authors | October 07, 2015

Highly Comic, Highly Affecting: Sloane Crosley’s First Novel, The Clasp

Sloane Crosley’s eagerly-awaited first novel, The Clasp, released this week, is earning rave reviews. “Crosley is already an established humorist,” The New York Times reminds us, “and her signature wit is sharp as ever here.” Calling the novel “highly comic, highly affecting,” The Times points to her strength as “an incisive observer of human nature in general and of a generation in particular—people circling the age of 30 who foster undue fondness for the retro culture of their youth.” In an article titled “6 Truths About College Friendship Sloane Crosley’s The Clasp Gets Totally Right,” Bustle writes, “This woman can write award-winning non-fiction essays and funny, gripping, impossible-to-put-down fiction? The answer is: Yes. And she writes the hell out of it.”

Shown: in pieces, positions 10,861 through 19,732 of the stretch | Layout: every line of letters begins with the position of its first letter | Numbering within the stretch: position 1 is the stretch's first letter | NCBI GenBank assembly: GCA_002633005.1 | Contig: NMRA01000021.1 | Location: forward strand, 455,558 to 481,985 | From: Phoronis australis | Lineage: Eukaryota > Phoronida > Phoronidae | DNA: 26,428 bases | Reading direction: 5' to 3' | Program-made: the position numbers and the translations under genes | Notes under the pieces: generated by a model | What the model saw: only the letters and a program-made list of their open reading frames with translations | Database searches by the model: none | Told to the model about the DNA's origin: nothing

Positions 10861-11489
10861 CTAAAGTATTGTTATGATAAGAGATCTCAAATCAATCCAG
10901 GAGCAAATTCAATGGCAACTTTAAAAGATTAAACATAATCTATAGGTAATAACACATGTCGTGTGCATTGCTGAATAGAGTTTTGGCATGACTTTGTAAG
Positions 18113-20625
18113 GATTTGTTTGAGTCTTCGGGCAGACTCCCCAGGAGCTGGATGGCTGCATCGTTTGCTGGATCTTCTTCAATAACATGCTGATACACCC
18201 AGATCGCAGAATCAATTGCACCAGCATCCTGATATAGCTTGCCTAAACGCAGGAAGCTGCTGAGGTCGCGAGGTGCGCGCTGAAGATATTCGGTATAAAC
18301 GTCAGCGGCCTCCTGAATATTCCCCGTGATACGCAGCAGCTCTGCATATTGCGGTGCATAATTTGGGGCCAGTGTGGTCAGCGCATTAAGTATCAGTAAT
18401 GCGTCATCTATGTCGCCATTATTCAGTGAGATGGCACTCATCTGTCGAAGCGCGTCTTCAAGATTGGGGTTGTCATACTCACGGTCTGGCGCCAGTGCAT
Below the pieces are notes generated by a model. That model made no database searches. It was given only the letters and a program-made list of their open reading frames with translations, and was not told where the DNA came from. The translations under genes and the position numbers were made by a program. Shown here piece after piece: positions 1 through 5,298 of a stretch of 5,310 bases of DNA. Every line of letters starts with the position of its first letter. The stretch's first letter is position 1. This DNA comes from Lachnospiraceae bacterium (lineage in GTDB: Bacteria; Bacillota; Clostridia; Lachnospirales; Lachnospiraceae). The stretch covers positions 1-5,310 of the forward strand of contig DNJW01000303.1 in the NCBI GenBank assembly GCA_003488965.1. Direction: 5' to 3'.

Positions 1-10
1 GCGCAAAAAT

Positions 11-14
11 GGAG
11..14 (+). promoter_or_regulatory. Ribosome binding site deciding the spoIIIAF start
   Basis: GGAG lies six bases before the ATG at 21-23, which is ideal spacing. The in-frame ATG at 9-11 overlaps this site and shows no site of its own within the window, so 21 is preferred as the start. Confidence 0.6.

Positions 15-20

Based on a classic Guy de Maupassant short story, Crosley’s novel follows the exploits of three friends from college, fast approaching their 30s, who set off on a globe-spanning caper to trace the origins of a necklace. Michael Chabon, the Pulitzer Prize winner, writes, “the book’s emotional power, building steadily and quietly, caught me off-guard, and left me with a lump in my throat.”

Crosley’s two best-selling essay collections, I Was Told There’d Be Cake and How Did You Get This Number, established her, in the words of David Sedaris, as “perfectly, relentlessly funny.”

Read an excerpt of The Clasp at the website for Connecticut College, where Sloane Crosley, one of Lavin’s funniest speakers, will give the keynote address at the dedication of the revamped Shain Library this weekend.

Further reading on Sloane Crosley and The Clasp:

“Sloane Crosley on Crossing Over to Fiction with The Clasp.” In Vogue.

“Sloane Crosley’s Social Climbers: Millenials seek authenticity, and a diamond necklace, in The Clasp.” In New Republic.

“Sloane Crosley’s New Novel Is Wonderful and Wacky.” In Elle.

“The Fashionable Novelist: Sloane Crosley Tackles Texas, Fiction, & Grandmothers.” In PaperCity.

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social change | October 06, 2015